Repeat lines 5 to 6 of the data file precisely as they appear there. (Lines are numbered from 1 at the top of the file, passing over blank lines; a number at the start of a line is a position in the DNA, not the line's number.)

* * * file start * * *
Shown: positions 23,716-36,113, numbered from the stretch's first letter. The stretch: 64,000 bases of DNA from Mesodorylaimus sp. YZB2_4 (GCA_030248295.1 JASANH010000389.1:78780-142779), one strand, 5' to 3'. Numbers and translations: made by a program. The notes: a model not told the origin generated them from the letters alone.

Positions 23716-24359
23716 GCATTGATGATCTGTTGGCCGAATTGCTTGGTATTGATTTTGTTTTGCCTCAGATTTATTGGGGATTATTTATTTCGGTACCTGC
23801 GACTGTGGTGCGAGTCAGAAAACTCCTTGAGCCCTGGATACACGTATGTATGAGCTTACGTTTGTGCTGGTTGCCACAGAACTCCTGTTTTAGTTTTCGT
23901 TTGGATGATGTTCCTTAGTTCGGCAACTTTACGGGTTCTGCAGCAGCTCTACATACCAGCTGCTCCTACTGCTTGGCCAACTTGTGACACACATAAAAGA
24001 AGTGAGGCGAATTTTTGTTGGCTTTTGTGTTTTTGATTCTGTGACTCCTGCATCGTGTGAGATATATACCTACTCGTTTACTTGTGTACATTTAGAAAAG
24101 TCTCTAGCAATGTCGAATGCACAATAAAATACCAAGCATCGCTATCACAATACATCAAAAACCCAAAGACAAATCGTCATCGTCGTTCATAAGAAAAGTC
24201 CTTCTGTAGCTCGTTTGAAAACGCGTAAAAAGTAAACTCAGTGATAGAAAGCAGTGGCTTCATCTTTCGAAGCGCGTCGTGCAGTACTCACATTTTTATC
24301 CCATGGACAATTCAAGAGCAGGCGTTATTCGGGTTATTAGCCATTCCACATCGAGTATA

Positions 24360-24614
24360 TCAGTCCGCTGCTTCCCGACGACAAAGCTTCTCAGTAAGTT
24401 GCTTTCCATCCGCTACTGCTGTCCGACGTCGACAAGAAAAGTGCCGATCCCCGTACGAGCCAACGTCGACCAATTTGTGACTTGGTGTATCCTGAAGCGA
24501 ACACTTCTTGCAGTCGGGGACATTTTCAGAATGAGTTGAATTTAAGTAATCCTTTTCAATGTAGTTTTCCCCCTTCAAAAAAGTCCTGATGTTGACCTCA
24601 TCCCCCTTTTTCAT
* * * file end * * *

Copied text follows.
23901 TTGGATGATGTTCCTTAGTTCGGCAACTTTACGGGTTCTGCAGCAGCTCTACATACCAGCTGCTCCTACTGCTTGGCCAACTTGTGACACACATAAAAGA
24001 AGTGAGGCGAATTTTTGTTGGCTTTTGTGTTTTTGATTCTGTGACTCCTGCATCGTGTGAGATATATACCTACTCGTTTACTTGTGTACATTTAGAAAAG